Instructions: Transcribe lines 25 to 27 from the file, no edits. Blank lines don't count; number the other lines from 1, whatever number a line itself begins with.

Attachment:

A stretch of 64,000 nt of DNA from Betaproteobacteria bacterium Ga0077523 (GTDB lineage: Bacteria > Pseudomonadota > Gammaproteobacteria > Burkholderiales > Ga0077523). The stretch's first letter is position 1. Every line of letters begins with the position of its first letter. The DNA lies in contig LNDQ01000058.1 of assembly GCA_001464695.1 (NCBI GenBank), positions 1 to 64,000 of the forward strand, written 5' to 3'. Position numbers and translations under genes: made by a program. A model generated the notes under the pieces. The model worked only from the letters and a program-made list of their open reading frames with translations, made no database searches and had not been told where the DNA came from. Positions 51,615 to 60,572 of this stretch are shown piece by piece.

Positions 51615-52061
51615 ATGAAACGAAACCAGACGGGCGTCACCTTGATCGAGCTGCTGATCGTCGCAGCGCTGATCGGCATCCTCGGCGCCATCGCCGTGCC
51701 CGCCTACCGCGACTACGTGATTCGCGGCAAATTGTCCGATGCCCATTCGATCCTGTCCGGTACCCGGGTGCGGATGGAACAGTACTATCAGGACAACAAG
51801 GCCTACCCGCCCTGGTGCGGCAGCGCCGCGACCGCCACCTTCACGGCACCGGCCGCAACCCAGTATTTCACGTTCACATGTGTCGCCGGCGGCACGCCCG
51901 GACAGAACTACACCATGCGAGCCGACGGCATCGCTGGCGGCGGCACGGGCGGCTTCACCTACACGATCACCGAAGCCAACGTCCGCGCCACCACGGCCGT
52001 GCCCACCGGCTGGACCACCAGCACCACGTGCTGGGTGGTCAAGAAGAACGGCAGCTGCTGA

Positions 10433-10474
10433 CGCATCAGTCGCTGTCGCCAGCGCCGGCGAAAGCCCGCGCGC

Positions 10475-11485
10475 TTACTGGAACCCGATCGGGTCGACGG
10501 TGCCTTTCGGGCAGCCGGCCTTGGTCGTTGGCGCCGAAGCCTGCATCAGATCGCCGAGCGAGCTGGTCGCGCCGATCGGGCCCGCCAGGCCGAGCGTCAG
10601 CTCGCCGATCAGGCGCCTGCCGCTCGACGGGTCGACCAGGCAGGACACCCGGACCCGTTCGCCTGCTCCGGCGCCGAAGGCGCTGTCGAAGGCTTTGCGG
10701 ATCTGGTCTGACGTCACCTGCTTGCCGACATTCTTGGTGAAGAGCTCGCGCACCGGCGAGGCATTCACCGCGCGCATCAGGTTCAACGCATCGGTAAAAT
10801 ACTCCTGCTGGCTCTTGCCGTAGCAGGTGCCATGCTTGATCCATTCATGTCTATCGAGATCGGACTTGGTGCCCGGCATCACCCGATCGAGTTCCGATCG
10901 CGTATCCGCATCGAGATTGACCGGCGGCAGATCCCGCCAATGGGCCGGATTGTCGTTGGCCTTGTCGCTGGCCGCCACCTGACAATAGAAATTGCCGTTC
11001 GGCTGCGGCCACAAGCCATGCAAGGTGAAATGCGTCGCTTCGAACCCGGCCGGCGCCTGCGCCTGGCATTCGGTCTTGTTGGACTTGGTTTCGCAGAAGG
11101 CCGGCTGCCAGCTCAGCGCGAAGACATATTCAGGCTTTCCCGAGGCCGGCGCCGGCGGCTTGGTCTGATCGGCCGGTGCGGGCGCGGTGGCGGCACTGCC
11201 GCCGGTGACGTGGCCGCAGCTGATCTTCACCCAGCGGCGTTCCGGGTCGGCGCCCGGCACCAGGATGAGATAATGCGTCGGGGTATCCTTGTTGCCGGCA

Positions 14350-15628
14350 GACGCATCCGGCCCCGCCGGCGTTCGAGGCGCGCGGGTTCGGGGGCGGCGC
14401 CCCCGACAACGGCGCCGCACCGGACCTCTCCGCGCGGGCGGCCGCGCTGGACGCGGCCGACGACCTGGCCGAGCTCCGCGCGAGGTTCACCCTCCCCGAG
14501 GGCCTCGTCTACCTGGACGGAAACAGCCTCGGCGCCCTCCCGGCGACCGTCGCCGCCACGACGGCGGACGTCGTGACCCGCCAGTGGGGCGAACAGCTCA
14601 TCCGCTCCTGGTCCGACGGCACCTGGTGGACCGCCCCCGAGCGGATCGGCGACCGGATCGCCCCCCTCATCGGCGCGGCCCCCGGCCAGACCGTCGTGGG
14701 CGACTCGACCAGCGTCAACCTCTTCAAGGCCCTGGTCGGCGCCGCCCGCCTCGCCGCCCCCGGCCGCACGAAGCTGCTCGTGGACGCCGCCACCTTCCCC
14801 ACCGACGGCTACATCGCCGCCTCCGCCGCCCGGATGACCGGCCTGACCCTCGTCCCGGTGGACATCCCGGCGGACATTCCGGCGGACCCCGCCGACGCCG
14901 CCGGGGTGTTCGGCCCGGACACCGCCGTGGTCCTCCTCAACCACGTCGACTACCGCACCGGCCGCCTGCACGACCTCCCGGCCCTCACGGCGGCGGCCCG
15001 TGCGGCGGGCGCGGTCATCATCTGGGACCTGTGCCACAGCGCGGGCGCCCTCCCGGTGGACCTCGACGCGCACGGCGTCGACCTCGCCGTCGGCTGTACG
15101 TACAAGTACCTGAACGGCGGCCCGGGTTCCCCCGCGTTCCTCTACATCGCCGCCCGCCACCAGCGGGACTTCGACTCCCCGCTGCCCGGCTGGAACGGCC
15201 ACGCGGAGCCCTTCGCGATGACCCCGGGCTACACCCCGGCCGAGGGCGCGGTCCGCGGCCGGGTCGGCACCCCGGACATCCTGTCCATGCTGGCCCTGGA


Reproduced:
14701 CGACTCGACCAGCGTCAACCTCTTCAAGGCCCTGGTCGGCGCCGCCCGCCTCGCCGCCCCCGGCCGCACGAAGCTGCTCGTGGACGCCGCCACCTTCCCC
14801 ACCGACGGCTACATCGCCGCCTCCGCCGCCCGGATGACCGGCCTGACCCTCGTCCCGGTGGACATCCCGGCGGACATTCCGGCGGACCCCGCCGACGCCG
14901 CCGGGGTGTTCGGCCCGGACACCGCCGTGGTCCTCCTCAACCACGTCGACTACCGCACCGGCCGCCTGCACGACCTCCCGGCCCTCACGGCGGCGGCCCG